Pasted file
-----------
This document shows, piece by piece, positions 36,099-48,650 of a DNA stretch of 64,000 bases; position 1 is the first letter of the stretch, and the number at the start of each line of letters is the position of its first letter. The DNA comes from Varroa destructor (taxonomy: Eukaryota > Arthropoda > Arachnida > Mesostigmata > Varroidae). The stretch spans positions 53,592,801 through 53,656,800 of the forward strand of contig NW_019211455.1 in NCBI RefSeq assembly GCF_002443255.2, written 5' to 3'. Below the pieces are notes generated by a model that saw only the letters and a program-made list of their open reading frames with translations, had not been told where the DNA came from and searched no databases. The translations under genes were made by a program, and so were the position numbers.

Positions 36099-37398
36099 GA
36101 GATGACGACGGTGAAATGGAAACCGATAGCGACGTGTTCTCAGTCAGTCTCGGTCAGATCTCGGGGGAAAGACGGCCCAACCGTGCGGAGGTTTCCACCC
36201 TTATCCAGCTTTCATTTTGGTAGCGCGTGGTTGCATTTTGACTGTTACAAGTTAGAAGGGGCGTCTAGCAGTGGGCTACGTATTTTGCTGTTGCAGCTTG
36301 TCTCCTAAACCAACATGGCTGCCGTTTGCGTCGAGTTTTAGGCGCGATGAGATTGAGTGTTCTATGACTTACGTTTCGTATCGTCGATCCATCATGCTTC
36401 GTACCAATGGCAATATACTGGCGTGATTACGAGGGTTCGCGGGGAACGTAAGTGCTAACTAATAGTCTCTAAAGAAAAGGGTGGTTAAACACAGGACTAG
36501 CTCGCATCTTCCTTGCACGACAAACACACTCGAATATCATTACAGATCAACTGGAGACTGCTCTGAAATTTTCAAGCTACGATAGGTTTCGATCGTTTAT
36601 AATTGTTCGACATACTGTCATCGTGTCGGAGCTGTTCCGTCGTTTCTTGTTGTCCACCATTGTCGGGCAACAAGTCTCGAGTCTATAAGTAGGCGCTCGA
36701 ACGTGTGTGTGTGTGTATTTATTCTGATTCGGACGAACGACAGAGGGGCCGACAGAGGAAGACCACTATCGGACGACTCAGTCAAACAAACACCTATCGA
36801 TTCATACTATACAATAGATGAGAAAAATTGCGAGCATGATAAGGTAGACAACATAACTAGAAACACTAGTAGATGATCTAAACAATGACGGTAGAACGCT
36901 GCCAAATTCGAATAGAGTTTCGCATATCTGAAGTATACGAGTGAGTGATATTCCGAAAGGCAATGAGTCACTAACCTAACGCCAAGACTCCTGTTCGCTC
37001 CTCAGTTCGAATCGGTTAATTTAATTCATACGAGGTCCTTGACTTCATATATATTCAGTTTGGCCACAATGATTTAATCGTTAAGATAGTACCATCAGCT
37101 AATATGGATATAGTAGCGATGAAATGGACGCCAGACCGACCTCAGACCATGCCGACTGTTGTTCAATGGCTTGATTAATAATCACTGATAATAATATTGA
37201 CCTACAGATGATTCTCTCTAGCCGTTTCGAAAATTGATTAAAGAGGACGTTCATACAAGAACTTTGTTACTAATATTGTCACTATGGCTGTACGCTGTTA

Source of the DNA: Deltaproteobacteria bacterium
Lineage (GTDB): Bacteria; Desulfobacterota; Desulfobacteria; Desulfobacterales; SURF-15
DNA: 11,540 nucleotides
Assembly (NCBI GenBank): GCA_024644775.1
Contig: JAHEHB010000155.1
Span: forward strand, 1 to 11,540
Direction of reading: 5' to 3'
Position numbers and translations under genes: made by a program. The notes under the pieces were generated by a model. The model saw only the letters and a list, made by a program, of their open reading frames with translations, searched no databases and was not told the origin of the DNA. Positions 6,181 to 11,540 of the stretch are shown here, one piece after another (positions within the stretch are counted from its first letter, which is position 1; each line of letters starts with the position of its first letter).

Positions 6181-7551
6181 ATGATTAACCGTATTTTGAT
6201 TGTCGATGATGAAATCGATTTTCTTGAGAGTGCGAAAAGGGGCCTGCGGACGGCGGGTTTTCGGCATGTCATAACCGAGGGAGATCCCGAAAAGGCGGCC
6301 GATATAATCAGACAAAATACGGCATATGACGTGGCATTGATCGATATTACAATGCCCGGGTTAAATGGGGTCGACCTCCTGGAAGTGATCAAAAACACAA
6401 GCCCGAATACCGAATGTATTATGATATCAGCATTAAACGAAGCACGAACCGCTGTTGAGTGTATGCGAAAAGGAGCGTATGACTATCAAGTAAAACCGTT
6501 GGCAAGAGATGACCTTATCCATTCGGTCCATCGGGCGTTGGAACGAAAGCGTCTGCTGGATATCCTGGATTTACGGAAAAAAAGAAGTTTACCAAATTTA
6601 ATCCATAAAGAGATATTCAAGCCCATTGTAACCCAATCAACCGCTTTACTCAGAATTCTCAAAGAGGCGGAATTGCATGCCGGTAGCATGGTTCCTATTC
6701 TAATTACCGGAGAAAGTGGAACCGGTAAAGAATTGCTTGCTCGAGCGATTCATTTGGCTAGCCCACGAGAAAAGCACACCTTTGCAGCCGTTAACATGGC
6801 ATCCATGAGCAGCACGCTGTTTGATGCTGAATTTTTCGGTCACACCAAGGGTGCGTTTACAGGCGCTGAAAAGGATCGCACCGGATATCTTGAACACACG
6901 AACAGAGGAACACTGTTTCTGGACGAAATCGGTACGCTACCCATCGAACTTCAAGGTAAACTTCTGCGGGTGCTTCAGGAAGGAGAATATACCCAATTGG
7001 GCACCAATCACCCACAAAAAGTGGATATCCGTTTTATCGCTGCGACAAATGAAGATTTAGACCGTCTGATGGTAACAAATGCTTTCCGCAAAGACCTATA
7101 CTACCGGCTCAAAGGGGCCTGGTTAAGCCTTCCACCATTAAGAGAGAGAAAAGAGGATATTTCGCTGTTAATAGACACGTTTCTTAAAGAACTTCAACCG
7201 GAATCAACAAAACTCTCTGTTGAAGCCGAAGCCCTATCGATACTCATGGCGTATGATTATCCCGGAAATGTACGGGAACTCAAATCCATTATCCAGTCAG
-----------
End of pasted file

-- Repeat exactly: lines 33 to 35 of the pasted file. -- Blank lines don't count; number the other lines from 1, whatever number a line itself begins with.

6901 AACAGAGGAACACTGTTTCTGGACGAAATCGGTACGCTACCCATCGAACTTCAAGGTAAACTTCTGCGGGTGCTTCAGGAAGGAGAATATACCCAATTGG
7001 GCACCAATCACCCACAAAAAGTGGATATCCGTTTTATCGCTGCGACAAATGAAGATTTAGACCGTCTGATGGTAACAAATGCTTTCCGCAAAGACCTATA
7101 CTACCGGCTCAAAGGGGCCTGGTTAAGCCTTCCACCATTAAGAGAGAGAAAAGAGGATATTTCGCTGTTAATAGACACGTTTCTTAAAGAACTTCAACCG